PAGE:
Movie List Lunacy - NBC 6 South Florida

Movie List Lunacy

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    The Path to a Healthier America
    Orson Welles' classic "Citizen Kane" is a favorite of the favorite-movie listmakers.

    We all know the drill by now: a magazine or website puts out a list of best or worse movies, usually in some round number ranging from 10 to 100. “Citizen Kane” tops the “best” category, and we all spend the better part of the day waging apples-and-oranges arguments over the relative merits of “Star Wars” vs. “Gone With the Wind,” convinced we are right.

    Yahoo!, which realizes that good gimmicks were made to be beaten into the ground, issued its “100 Movies to See Before You Die” list this week. The usual suspects show up – including “Casablanca” and, appropriately enough, “The Usual Suspects.” There are enough quirky picks (“Die Hard,” “Fast Times at Ridgemont High”) to get you talking, and enough omissions (“The General,” “The Producers,” “Taxi Driver”) to get you fuming.

    The debates will play out in person, online – can’t wait for that next Facebook movie compatibility quiz! – until another list comes out and the whole old exercise starts anew.

    Rather than dissect the meaning behind our collective compulsion to make lists and defend them to the death, or call for a boycott of movie lists (that would be the equivalent of Prohibition for film fans), we offer a modest proposal: let’s compile a list of great movies that never make these kinds lists.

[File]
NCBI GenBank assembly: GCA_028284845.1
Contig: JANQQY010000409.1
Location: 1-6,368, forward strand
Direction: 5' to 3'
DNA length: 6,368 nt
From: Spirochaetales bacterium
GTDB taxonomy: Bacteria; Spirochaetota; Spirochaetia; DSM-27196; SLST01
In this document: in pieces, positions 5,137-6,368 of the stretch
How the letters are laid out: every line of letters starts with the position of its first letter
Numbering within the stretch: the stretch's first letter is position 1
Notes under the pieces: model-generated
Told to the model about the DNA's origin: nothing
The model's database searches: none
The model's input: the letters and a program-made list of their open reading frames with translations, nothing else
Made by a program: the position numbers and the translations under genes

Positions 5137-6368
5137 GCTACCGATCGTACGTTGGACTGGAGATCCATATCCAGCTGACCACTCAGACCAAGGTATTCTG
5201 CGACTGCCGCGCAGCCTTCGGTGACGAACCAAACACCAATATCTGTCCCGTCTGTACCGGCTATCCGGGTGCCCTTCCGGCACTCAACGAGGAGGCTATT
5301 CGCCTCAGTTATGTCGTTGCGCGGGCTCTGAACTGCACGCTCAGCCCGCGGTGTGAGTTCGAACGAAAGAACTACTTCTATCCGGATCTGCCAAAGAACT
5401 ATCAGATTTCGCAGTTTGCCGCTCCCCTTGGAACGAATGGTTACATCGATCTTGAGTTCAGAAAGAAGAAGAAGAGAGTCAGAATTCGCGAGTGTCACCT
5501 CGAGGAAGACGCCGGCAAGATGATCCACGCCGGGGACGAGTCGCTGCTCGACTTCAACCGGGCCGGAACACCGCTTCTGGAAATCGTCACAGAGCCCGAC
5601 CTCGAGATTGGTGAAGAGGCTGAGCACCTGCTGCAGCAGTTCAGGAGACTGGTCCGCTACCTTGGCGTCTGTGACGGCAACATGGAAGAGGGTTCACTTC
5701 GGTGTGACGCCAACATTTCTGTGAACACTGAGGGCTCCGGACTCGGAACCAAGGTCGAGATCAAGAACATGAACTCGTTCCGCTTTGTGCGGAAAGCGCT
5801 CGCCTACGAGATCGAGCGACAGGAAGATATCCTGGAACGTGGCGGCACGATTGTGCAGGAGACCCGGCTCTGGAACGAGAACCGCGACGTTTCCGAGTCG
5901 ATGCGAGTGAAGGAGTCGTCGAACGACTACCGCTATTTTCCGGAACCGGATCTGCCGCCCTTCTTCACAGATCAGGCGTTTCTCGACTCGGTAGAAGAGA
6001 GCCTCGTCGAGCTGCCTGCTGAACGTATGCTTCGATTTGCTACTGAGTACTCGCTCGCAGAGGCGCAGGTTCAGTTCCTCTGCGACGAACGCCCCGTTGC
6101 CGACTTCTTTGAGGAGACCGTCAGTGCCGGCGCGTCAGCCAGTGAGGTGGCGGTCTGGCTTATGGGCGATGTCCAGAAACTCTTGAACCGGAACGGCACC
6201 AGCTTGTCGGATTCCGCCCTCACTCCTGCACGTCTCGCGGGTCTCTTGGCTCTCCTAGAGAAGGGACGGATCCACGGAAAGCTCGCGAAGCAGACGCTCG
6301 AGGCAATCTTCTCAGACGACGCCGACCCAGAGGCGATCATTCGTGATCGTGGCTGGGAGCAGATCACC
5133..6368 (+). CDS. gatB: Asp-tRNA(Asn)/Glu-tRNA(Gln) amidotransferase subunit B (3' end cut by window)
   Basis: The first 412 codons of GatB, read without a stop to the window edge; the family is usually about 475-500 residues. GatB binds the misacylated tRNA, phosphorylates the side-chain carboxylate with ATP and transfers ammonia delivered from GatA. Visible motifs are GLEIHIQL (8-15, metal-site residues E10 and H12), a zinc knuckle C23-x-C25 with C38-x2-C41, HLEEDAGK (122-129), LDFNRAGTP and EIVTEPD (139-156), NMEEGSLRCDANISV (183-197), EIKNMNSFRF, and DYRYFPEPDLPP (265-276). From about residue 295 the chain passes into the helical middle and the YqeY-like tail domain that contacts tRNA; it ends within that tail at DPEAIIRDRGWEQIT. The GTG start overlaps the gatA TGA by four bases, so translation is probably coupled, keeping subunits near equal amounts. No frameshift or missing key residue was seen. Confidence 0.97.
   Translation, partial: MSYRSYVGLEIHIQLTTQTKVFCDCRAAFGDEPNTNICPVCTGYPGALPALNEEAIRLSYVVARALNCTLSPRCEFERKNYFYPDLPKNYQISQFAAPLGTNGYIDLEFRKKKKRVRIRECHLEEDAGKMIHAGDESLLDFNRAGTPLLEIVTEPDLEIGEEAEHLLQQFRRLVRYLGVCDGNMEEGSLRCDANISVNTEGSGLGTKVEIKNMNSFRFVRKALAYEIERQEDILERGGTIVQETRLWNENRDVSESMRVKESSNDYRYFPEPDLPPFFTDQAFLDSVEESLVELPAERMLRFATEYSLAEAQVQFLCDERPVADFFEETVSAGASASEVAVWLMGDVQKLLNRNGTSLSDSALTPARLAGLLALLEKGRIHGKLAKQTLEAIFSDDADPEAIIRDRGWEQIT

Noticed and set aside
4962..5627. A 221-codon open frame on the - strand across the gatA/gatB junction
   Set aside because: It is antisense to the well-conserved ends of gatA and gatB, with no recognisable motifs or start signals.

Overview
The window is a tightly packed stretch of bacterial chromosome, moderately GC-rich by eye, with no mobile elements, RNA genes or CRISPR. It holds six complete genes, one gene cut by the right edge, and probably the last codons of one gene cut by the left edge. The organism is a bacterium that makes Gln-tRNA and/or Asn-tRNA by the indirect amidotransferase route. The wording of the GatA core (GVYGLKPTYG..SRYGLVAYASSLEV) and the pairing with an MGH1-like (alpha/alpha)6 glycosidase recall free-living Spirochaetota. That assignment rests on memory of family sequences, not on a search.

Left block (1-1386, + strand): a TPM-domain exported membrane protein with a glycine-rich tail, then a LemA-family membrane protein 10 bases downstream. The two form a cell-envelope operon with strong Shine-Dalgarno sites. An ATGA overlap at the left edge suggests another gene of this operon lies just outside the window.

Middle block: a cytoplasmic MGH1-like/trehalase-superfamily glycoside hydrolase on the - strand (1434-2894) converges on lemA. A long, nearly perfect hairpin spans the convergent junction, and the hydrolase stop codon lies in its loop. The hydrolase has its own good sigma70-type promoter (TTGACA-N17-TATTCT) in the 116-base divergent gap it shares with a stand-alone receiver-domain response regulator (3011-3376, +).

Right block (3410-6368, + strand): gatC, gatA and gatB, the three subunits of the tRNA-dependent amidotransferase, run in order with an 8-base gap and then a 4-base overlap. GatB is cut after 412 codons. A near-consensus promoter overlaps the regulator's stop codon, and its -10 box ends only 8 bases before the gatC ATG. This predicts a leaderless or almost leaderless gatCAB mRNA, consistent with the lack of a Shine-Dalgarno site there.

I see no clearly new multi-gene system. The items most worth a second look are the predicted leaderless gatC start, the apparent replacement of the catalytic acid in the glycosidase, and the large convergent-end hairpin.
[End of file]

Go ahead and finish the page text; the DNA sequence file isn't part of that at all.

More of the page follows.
We’ll kickoff the debate on the best of the perennially underrated with this offering: “My Favorite Year.” Mark Linn-Baker is a young comedy writer from Brooklyn in the 1950s working for a rollicking “Your Show of Shows”-like program. Peter O’Toole is the drunken, washed-up Errol Flynn-like swashbuckling actor the writer is charged with keeping an eye on. It’s hilarious and touching with some unforgettable moments, lines and performances – but you’ll probably never see it on any major “best of” lists.

    Use the comments space below to nominate your favorite overlooked films – if the others won’t put them on a list, we will.

    Hester is founding director of the award-winning, multi-media NYCity News Service at the City University of New York Graduate School of Journalism. He is the former City Editor of the New York Daily News, where he started as a reporter in 1992.